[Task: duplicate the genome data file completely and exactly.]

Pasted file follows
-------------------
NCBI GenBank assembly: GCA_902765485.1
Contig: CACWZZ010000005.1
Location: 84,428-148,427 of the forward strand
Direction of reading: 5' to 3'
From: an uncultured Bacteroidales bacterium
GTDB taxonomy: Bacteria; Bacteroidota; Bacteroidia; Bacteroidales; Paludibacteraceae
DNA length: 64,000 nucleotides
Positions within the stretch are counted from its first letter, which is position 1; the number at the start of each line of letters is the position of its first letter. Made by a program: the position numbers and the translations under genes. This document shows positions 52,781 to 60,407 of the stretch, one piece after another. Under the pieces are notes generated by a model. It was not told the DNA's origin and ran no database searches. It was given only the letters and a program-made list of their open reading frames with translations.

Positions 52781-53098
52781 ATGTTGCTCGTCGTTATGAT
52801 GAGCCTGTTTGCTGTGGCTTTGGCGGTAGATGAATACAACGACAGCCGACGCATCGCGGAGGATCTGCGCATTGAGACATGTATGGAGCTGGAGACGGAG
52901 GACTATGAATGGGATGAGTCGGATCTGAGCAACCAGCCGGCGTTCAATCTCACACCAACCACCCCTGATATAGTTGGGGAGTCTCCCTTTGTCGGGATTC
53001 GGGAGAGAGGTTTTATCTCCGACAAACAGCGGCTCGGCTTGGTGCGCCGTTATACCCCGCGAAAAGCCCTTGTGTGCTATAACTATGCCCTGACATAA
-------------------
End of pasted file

NCBI GenBank assembly: GCA_902765485.1
Contig: CACWZZ010000005.1
Location: 84,428-148,427 of the forward strand
Direction of reading: 5' to 3'
From: an uncultured Bacteroidales bacterium
GTDB taxonomy: Bacteria; Bacteroidota; Bacteroidia; Bacteroidales; Paludibacteraceae
DNA length: 64,000 nucleotides
Positions within the stretch are counted from its first letter, which is position 1; the number at the start of each line of letters is the position of its first letter. Made by a program: the position numbers and the translations under genes. This document shows positions 52,781 to 60,407 of the stretch, one piece after another. Under the pieces are notes generated by a model. It was not told the DNA's origin and ran no database searches. It was given only the letters and a program-made list of their open reading frames with translations.

Positions 52781-53098
52781 ATGTTGCTCGTCGTTATGAT
52801 GAGCCTGTTTGCTGTGGCTTTGGCGGTAGATGAATACAACGACAGCCGACGCATCGCGGAGGATCTGCGCATTGAGACATGTATGGAGCTGGAGACGGAG
52901 GACTATGAATGGGATGAGTCGGATCTGAGCAACCAGCCGGCGTTCAATCTCACACCAACCACCCCTGATATAGTTGGGGAGTCTCCCTTTGTCGGGATTC
53001 GGGAGAGAGGTTTTATCTCCGACAAACAGCGGCTCGGCTTGGTGCGCCGTTATACCCCGCGAAAAGCCCTTGTGTGCTATAACTATGCCCTGACATAA